History was recorded by hand. Official documents and books — especially religious texts — were written with handheld pens and often beautifully embellished with richly colored drawings.
Not so long ago, people sent each other handwritten letters and cards to commemorate special occasions or simply to keep in touch. And every school child was taught to print and write by hand using a pencil, pen or crayon on a piece of paper.
Sadly, many of those traditions seem to have been forgotten.
Annabella Serra wants to fix that.
Serra is out to restore the lost skill of handwriting. She teaches handwriting and calligraphy at her Bainbridge Island shop, The Lost Quill, tucked into a little nook just off Winslow Way.
“I’ve always loved inks and pens and writing by hand,” she said. “When my kids told me that they weren’t being taught handwriting in school, it made me sad.”
So she became a penmanship teacher and then opened the cozy little shop, stocked with writing tools and supplies displayed in antique cabinets and desks. Each piece of furniture has a name and a story. The light bulbs wear paper shades crafted from practice papers.
“I didn’t set out to have a store but I needed more space for my classes,” she said. “To me, knowing how to write by hand is a way to connect with the past, whether it’s appreciating the significance of the Declaration of Independence or just looking through a box of old, faded letters or an old autograph book.”
It’s also a way to connect with one another in ways that modern technology can’t.
An Italian born in Venezuela, Serra majored in graphic design and studied calligraphy at the University of Massachusetts in Boston. She also studied engineering at a time when personal computers were just being introduced. That combination of skills landed her a job doing special effects for Lucasfilm in California, where she worked for many years.
She and her husband eventually moved to Washington and lived with their two children in Pioneer Square in Seattle until the kids were old enough to start school. Then the family moved to Bainbridge Island.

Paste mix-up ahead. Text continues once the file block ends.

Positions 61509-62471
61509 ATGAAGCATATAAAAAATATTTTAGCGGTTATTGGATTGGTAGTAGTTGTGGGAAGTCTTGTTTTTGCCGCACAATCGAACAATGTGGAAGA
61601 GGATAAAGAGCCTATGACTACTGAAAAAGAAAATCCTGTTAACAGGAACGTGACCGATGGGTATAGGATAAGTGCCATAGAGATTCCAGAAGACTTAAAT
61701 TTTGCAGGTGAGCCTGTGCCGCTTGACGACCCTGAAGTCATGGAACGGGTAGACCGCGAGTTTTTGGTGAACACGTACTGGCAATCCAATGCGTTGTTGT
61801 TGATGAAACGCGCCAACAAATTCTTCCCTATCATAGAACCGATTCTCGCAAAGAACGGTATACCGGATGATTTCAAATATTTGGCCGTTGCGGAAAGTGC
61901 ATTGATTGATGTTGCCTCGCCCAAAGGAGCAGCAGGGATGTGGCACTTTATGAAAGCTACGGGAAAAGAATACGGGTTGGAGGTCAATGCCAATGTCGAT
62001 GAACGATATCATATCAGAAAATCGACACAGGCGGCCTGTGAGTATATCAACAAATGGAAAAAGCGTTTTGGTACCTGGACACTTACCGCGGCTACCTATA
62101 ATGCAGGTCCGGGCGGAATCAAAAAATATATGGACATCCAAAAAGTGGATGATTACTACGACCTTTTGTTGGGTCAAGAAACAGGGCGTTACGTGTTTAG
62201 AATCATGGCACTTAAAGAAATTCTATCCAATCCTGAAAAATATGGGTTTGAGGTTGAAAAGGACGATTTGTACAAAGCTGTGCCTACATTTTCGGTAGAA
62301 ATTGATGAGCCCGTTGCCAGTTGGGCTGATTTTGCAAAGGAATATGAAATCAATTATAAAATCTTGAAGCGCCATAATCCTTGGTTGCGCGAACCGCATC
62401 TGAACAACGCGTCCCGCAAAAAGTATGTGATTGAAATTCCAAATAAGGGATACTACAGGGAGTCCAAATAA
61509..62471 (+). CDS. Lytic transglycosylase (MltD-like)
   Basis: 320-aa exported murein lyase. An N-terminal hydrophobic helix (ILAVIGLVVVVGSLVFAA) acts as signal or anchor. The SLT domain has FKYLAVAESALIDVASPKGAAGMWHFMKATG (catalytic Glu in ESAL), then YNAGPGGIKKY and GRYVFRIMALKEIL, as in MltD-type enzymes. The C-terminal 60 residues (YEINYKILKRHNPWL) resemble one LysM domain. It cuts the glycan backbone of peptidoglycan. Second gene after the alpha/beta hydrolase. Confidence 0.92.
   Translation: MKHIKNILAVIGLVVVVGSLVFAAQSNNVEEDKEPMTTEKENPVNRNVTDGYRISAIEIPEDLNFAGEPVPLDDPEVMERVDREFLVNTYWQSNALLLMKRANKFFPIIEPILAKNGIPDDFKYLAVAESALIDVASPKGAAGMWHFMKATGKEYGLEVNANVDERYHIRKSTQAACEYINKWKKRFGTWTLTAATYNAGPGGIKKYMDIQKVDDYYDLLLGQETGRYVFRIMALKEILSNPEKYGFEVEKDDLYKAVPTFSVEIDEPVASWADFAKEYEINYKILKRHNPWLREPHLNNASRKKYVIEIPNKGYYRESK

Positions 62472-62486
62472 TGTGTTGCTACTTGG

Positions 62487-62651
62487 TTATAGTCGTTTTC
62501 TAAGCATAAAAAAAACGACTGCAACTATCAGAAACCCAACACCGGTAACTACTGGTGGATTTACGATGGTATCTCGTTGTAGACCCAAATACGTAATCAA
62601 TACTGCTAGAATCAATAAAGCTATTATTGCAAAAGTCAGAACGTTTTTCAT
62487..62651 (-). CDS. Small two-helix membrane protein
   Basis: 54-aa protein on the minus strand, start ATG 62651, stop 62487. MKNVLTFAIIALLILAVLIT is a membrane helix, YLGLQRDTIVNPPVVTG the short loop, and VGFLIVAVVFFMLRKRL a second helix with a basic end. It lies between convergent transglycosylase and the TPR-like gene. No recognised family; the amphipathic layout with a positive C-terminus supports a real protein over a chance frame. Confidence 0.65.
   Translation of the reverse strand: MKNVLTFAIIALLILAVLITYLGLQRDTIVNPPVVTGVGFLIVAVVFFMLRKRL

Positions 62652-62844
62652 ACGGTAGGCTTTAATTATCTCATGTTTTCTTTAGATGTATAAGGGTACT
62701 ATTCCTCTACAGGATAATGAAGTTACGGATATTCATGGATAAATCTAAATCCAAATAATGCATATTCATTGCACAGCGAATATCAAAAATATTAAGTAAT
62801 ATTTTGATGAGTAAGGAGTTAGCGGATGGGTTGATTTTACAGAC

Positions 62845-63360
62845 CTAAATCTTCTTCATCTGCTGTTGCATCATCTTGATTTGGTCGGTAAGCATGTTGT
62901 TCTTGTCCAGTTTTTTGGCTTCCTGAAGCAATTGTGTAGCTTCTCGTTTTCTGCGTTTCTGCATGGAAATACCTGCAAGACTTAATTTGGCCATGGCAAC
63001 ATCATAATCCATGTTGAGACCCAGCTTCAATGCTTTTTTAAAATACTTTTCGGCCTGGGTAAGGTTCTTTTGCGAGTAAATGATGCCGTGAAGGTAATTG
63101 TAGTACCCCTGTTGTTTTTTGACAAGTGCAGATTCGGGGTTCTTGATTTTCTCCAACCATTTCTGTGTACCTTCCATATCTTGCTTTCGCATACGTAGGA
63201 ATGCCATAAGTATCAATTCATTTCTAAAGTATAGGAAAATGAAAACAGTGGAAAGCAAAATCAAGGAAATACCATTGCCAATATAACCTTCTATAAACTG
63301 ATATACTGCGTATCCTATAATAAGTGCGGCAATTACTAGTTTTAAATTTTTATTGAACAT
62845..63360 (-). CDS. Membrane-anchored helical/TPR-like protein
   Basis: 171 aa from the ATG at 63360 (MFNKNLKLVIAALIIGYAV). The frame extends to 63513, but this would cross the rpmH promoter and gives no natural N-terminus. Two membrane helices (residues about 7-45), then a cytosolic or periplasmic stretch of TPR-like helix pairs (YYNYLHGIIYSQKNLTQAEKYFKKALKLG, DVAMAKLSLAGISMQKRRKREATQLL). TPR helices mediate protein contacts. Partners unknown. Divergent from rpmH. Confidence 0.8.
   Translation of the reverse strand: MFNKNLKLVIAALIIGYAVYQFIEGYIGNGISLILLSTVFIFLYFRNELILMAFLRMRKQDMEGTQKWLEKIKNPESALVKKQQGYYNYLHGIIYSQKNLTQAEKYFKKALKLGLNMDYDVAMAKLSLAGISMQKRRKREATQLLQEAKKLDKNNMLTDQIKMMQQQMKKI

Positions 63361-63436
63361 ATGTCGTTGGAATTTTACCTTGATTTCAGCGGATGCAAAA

All the while, Serra kept up her love of writing by hand and now, in her shop, visitors will find all manner of writing supplies — fountain pens, calligraphy pens and assorted nibs, more than 100 colors of ink and writing papers that feel luscious to the touch.
“I’m a paper geek. I love the smell of paper and the way it feels in your hand but I don’t want to be a paper store,” she said. “I love the marriage of the paper and the ink.”
Lately she’s even started carrying dry pigments for those who want to mix their own inks and paints. “The store has evolved into much more than I ever thought it would,” she said.
She teaches classes every day. Penmanship classes take place four days a week at various times; calligraphy classes are offered twice a day on Tuesdays, Wednesdays and Thursdays.
She even teaches sumi-e classes that begin with the ritual of rubbing the ink stick onto a stone to make the ink, then using various brush strokes to draw traditional subjects such as bamboo, plum blossoms, pine and chrysanthemums.
Everything begins with learning to feel comfortable with a pen, pencil or brush in your hand.
Penmanship students come to weekly classes; calligraphy students come whenever they want after they’ve learned the basics.